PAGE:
How Star Wars and Other 1970s Sci-Fi Movies Became Lightyear's Biggest Influences

Lightyear, the next film from Pixar Animation Studios, is obviously based on the beloved character from the Toy Story franchise. Other than being a Pixar movie, however, Lightyear is nothing like Toy Story. This new film is Pixar’s first true sci-fi action blockbuster. In fact, the film’s biggest influence didn’t necessarily come from the Toy Story franchise before it. Yes, Toy Story laid the groundwork for the Buzz Lightyear character, but it was actually the sci-fi films of the 1970s that provided the backbone for what director Angus MacLane wanted Lightyear to be.

MacLane, like many kids growing up in the ’70s and ’80s, had his entire life changed when he saw Star Wars for the first time. The concept of that type of influential sci-fi film became the basis for Lightyear. This movie is to Andy what Star Wars was to MacLane and countless others. Naturally, films like Star Wars became the starting point for Lightyear.

“After I saw Star Wars, all I wanted to play was Star Wars. All I wanted draw was Star Wars. Star Wars was my religion,” MacLane said during a recent press conference. “And it lasted for years. But Star Wars was-is only the beginning of a string of sci-fi classics that defined my childhood.

“It seemed like every year there was another genre defining classic. And then, in 1995, I saw another film that changed my life: Toy Story. Now you remember in Toy Story, Andy had a birthday party. His favorite gift was a character that he loved, Buzz Lightyear the Space Ranger. And it was a toy that would redefine playtime for Andy. And I’ve always wondered what movie was Buzz from, you know? Why couldn’t we just make that movie? So that’s what we did. Presenting Lightyear as the movie that Andy saw that changed his life. Andy’s Star Wars. A sci-fi epic designed to inspire a new generation.”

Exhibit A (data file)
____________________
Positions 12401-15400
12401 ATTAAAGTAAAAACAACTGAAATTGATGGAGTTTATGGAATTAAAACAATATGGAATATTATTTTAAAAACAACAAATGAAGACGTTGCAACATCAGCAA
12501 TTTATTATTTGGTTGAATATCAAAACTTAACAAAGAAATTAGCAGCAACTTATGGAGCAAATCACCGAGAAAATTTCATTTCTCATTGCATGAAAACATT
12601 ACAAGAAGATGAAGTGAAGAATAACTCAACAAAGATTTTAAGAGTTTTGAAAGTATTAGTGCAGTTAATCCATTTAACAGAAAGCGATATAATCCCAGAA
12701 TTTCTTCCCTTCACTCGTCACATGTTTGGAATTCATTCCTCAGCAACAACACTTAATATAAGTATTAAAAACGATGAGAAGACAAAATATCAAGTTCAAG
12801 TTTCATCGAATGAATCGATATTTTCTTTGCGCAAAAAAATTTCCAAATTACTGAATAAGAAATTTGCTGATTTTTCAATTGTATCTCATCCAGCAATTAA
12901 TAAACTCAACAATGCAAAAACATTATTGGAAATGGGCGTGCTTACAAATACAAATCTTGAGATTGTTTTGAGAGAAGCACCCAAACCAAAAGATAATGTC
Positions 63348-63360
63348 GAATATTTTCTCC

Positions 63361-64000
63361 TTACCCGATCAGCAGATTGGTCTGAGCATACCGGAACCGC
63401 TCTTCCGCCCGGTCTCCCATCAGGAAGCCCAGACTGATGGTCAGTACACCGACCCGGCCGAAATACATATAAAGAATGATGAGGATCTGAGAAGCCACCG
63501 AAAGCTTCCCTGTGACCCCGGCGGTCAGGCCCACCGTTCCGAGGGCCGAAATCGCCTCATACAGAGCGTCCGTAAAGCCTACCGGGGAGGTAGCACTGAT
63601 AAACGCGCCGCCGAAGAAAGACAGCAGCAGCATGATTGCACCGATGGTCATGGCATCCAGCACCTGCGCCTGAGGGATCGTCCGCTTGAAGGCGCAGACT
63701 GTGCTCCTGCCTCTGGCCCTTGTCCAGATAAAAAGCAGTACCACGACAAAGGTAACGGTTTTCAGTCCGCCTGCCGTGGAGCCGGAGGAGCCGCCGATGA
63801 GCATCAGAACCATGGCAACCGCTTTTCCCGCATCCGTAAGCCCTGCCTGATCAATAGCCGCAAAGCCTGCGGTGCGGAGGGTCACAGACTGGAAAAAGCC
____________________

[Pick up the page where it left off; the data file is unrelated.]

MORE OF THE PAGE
Greg Peltz, Lightyear‘s sets art director, spoke to about bringing that 1970s sci-fi feel to a Pixar animated movie, and how the team utilized the settings to bring MacLane’s vision to life.

“I think from early on, before we knew the movie that we were going to make, or what it was going to look like, you kind of have a blank slate in a way. You have Buzz Lightyear over here, the toy that you know, but it’s like, ‘What does that world look like,'” Peltz told us. “And so I think it was early on, as you learn what Angus wants to make, as soon as Angus was leading us down the path of, ‘I want to make a very cinematic movie. I want to make a very sci-fi, in capital letters, kind of film.’ And I think that was when we were like, ‘Oh, okay. This is fun because it’s not what I would’ve necessarily been expecting when I first started working on the film.’ But I love it, right? I love that look and that kind of world. And that means that audiences are not going to be really anticipating that either.”

“I thought that that was really exciting, that we’re going to be able to reimagine this character through a new lens that we’re all jazzed about, and it’ll be something that people will see and be like, ‘Oh! Okay. That’s new and different and not what I expected, but I think I like it,'” Peltz continued. “And then once we got into actually designing, Angus is very inspired by film and classic sci-fi. We obviously are also just fans of NASA and just real-world aerospace. There was a lot of that flavor that we were excited about infusing into this world. As opposed to kind of a pulpy, more comic book-based world, we wanted something that had a little bit of flavor of real life but just more fantastic. And then, from there, it was just figuring out, ‘Okay, what’s the look of our world going to be?'”

Lightyear arrives in theaters everywhere on June 17th.


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